Yes TomC I do have an early model New Zealand Peterson swing-blade mill.
Was originally an electric motor driven outside “break-down” mill imported into Idaho. Next owner was WA wet-side - a cedar fence board man. He converted it to gasoline engine and also used it as a large log break-down machine. (means it lacks an electric safety clutch and Peterson later to EU operator stand-off and positive shut down features.
Swing-blades can rip a large log down to 2x1, 2x2 → 4x4" stickers. Mine can make up to 1x12" boards. Up to 6x12" beams.

Australian Lucas swing-blade mills are much more common to find. New through California’s; Bailey’s Logging Supply

If your base trees are small better using a belt cant returning pass-through band mill.
Your blade width kerf-loss on a swing-blade circular gets up to 20% for making small stickers out of center log. The large log edging strips are the stacking sticker pieces. Center log is the $'s wood.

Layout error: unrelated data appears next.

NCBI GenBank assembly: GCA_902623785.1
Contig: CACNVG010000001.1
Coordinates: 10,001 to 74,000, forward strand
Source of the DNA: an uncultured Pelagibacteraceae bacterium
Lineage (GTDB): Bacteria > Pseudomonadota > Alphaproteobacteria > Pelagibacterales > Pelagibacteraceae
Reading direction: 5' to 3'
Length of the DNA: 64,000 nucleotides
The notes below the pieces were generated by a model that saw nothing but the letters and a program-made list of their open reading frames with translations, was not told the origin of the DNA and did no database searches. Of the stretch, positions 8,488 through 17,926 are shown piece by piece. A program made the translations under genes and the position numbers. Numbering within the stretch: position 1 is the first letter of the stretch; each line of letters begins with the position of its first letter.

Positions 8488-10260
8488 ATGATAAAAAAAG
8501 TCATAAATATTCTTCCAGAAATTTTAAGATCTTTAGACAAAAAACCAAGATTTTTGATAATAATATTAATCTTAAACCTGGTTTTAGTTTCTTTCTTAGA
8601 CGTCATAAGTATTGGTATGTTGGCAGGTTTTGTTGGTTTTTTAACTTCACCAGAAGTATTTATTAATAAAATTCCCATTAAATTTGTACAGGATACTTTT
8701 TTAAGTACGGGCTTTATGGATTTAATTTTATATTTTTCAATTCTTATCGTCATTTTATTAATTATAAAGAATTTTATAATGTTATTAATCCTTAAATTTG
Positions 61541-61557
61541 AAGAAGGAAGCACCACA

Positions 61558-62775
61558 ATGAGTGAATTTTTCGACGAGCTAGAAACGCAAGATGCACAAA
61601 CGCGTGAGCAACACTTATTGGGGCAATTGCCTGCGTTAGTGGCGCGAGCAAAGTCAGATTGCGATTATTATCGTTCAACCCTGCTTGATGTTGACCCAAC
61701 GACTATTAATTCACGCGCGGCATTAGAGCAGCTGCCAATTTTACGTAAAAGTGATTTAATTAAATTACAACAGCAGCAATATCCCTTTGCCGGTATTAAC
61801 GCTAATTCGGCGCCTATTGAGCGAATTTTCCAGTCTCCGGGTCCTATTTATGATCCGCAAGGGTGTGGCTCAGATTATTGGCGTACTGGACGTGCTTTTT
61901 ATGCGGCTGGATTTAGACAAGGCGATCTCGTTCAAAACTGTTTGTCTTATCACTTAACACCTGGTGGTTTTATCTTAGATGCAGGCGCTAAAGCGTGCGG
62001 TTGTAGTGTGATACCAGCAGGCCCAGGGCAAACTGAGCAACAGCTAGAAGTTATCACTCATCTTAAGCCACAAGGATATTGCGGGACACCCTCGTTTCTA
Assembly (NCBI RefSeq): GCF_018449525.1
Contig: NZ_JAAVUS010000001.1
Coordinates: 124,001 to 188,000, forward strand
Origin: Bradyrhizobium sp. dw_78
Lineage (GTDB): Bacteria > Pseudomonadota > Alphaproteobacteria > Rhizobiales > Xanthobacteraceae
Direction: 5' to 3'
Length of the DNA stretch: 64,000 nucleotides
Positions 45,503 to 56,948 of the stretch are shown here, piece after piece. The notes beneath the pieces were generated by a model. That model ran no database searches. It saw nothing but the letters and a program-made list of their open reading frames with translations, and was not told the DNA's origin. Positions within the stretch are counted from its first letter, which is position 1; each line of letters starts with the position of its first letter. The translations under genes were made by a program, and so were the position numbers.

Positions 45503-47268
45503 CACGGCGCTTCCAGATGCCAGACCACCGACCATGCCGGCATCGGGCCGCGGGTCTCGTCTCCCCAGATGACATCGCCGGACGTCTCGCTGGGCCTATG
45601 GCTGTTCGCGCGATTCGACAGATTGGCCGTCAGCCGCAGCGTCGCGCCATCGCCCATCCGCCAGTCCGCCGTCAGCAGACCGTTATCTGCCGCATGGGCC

Steve Unruh


Steve; Most all of our wood goes to pulp. It is small so we don’t expect to get many boards out of it. But with a swing blade, like I said, I could cut 2x2-3 for stickers/chuncking. I realize the kerf is wider than a band saw, but I would not have to rotate the logs to get my stickers.
Attached is a photo of down town Crivitz, Wi. They ship the logs out from here so down town “generally” looks like this. 100 years ago this was all logged off with very large white pines. They did replant some, but now days they say the area will seed itself. I don’t like that. With the “plantation” replants we got a couple of cuttings to thin the woods before the final harvest.